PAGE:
With Jeroen Dijsselbloem (56), Eindhoven seems to have got the Mayor it was looking for. A political heavyweight with an Eindhoven profile, who knows The Hague and Brussels like the back of his hand.
The profile drawn up earlier this year revealed the city’s high ambitions. The new Mayor had to be known in the international circuit, have a good reputation in The Hague, have an Eindhoven profile and, as a bridge builder, be able to bring the various population groups in the city closer together.
The only thing that Dijsselbloem did not satisfy was the desire to secure a female Mayor for the first time in Eindhoven’s history.
Dijsselbloem served as Finance Minister of Cabinet Rutte II from 2012 to 2017. In that capacity he also served as president of the Eurogroup from 2013 to 2018. With Dijsselbloem, Eindhoven thus brings in a political heavyweight who knows his way around not only The Hague but also Brussels.
Moreover, as a social democrat, Dijsselbloem has a political profile that fits with the college that, with GroenLinks (green left party) as its largest party, also has a progressive face with the CDA (christian democrats), the PvdA (labour party) and D66 (democrats).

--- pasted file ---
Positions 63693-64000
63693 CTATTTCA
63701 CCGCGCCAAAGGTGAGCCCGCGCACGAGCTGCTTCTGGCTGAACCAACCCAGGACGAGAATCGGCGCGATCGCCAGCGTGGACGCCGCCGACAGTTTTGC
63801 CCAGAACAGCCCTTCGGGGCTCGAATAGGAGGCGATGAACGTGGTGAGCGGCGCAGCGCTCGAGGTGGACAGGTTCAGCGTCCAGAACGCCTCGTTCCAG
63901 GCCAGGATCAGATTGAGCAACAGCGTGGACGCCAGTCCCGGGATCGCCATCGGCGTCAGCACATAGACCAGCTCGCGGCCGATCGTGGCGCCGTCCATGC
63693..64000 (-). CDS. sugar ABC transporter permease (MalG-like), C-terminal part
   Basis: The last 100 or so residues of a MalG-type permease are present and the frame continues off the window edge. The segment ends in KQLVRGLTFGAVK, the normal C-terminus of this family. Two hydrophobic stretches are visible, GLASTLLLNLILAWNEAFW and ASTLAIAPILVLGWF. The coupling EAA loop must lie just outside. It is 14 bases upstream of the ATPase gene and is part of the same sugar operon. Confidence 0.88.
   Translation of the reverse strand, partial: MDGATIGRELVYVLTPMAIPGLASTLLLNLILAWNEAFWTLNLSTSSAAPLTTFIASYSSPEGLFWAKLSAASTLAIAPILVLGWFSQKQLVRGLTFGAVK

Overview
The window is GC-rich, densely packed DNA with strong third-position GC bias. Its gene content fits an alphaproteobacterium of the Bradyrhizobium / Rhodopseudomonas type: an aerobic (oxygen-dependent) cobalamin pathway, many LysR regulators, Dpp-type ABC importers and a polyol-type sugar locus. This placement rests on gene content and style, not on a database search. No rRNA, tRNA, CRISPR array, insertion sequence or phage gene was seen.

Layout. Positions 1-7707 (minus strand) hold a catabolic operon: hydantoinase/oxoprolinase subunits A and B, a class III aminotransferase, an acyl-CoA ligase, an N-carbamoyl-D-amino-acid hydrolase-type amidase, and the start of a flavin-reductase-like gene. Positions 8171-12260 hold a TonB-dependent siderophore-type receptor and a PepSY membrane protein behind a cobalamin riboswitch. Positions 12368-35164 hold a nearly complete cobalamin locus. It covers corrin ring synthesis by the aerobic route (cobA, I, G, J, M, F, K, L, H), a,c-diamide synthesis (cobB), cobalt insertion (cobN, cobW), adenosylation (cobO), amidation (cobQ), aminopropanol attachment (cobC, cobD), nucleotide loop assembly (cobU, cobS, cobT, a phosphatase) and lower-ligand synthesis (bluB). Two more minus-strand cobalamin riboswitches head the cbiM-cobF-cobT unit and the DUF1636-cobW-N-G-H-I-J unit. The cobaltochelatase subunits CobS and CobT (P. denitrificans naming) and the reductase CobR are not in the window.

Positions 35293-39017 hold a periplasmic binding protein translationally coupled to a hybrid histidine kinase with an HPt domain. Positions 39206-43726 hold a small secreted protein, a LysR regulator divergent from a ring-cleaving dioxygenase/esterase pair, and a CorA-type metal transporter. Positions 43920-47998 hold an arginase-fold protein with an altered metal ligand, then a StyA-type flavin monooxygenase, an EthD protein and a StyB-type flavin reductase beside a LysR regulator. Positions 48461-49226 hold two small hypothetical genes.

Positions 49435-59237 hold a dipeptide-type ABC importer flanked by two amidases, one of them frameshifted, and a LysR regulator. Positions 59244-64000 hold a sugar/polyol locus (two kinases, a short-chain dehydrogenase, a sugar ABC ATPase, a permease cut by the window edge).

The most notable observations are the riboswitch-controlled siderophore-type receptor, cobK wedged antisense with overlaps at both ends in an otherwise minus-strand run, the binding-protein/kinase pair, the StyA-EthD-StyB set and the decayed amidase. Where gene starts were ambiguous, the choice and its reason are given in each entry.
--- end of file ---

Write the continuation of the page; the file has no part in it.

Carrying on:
Whether Dijsselbloem can profile himself in Eindhoven as a bridge-builder and a man who stands among the people is something that will have to be seen. As president of the Eurogroup he had to negotiate with Greece about the Greek national debts. In doing so, he compared Greece with someone who spends his life squandering money on “drink and women”, only to hold his hand up. The statement was not taken kindly.
At the moment Dijsselbloem is chairman of the Dutch Safety Board and chairman of the National Growth Fund. The trust committee that prepared the nomination for the board describes Dijsselbloem as an experienced manager.
“He made a firm impression on the committee on many aspects of the profile. As a Minister, he has filled the presidency of the Eurogroup with authority. He understands the unique character of the triple helix in Eindhoven and its further development. He can give direction in such a way that all Eindhoven residents will benefit from the economic progress of Eindhoven and Brainport,” according to the committee.
In Eindhoven, Dijsselbloem is facing the necessary challenges. With the renovation of Fellenoord, there’s an enormous file waiting to be dealt with. Moreover, the city and the region are under the spell of a housing crisis and a gigantic personnel shortage, while the mobility issue is also waiting to be solved.
In all these and other cases, Dijsselbloem and the board will have to take important steps in the years ahead, while at the same time overcoming the division in the city between those who benefit from the success of Brainport, and those who are left behind.
Translated by: Bob